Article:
The History of English Poetry, from the Close of the Eleventh to the Commencement of the Eighteenth Century; To Which Are Prefixed Two Dissertations. I. on the Origin of Romantic Fiction in Europe. II. on the Introduction of Volume 1

The History of English Poetry, from the Close of the Eleventh to the Commencement of the Eighteenth Century; To Which Are Prefixed Two Dissertations. I. on the Origin of Romantic Fiction in Europe. II. on the Introduction of Volume 1

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This historic book may have numerous typos and missing text. Purchasers can download a free scanned copy of the original book (without typos) from the publisher. Not indexed. Not illustrated. 1840 edition. Excerpt: ...religious, and legendary, which were evidently compiled by a professed preacher, for the use of monastic societies. Some of these appear to have been committed to writing from the recitals of bards and minstrels; others to have been invented and written by troubadours and monksb. In the year 1389, a grand system of divinity appeared at Paris, afterwards translated by Caxton under the title of the Court Of Sapyence, which abounds with a multitude of historical examples, parables, and apologues; and which the writer wisely supposes to be much more likely to interest the attention and excite the devotion of the people, than the authority of science, and the parade of theology. In consequence-of the expediency of this mode of instruction, the Legends of the Saints were received into the ritual, and rehearsed in the course of public worship. For religious romances were Nearly allied to songs of chivalry; and the same gross ignorance of the people, which in the early centuries of Christianity created a necessity of introducing the Specul. Hist. lib. iv. c. viii. fol. 31 b. b MSS. Harl. 463. membran. fol. edit. Ven. 1591. visible pomp of theatrical ceremonies into the churches, was taught the duties of devotion, by being amused with the achievements of spiritual knight-errantry, and impressed with the examples of pious heroism. In more cultivated periods, the Decameron of Boccace, and other books of that kind, ought to be considered as the remnant of a species of writing which was founded on the simplicity of mankind, and was adapted to the exigencies of the infancy of society. Many obsolete collections of this sort still remain, both printed and manuscript, containing narratives either fictitious or historical, Of king and heroes old Such as the wise...show more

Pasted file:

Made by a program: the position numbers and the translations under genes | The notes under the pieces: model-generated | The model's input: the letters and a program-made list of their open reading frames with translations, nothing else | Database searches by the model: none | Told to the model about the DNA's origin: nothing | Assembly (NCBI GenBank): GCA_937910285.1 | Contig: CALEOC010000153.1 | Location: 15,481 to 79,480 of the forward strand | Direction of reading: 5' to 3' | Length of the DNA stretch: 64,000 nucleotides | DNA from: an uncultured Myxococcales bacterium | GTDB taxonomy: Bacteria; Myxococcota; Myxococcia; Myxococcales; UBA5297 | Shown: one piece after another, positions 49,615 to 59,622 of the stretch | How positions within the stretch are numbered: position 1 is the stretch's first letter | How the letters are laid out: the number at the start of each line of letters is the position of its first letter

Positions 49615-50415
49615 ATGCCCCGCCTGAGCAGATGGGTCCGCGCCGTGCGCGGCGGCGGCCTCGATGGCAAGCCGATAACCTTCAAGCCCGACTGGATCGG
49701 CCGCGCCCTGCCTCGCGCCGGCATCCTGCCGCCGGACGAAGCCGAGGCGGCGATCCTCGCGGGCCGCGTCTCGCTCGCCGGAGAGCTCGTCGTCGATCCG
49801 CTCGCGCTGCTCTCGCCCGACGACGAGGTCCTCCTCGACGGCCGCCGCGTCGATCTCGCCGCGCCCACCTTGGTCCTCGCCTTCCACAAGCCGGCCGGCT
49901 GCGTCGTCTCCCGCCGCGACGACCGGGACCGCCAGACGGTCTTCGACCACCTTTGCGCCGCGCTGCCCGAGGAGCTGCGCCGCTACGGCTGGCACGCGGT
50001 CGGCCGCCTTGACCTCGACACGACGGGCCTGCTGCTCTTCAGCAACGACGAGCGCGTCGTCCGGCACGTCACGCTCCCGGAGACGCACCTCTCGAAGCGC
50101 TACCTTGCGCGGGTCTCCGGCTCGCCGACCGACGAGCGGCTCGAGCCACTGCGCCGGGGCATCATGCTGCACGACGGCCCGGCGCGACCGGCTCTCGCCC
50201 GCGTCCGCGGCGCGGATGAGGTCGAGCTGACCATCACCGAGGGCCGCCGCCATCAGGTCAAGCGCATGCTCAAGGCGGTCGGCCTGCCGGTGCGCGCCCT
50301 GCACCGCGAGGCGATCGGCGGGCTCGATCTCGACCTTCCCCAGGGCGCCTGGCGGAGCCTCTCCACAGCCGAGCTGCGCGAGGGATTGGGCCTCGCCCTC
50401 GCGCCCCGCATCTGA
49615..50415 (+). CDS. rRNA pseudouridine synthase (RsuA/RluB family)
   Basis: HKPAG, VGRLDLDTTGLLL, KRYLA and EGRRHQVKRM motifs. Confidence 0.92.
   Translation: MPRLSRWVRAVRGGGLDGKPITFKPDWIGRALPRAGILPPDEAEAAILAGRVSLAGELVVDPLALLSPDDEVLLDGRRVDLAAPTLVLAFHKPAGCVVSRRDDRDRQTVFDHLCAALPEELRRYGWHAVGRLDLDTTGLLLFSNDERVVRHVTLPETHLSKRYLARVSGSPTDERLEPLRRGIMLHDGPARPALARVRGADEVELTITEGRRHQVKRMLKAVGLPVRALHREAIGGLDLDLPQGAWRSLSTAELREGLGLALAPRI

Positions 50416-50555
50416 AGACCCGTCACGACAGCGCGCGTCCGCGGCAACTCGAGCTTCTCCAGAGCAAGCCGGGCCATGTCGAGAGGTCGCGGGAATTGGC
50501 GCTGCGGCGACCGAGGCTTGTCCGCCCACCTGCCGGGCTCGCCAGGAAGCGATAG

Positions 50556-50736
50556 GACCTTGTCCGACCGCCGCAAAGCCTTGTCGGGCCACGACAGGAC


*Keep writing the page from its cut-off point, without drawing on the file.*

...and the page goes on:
Product details

  • Paperback | 270 pages
  • 189 x 246 x 14mm | 485g
  • Rarebooksclub.com
  • Miami Fl, United States
  • English
  • black & white illustrations
  • 1236499646
  • 9781236499646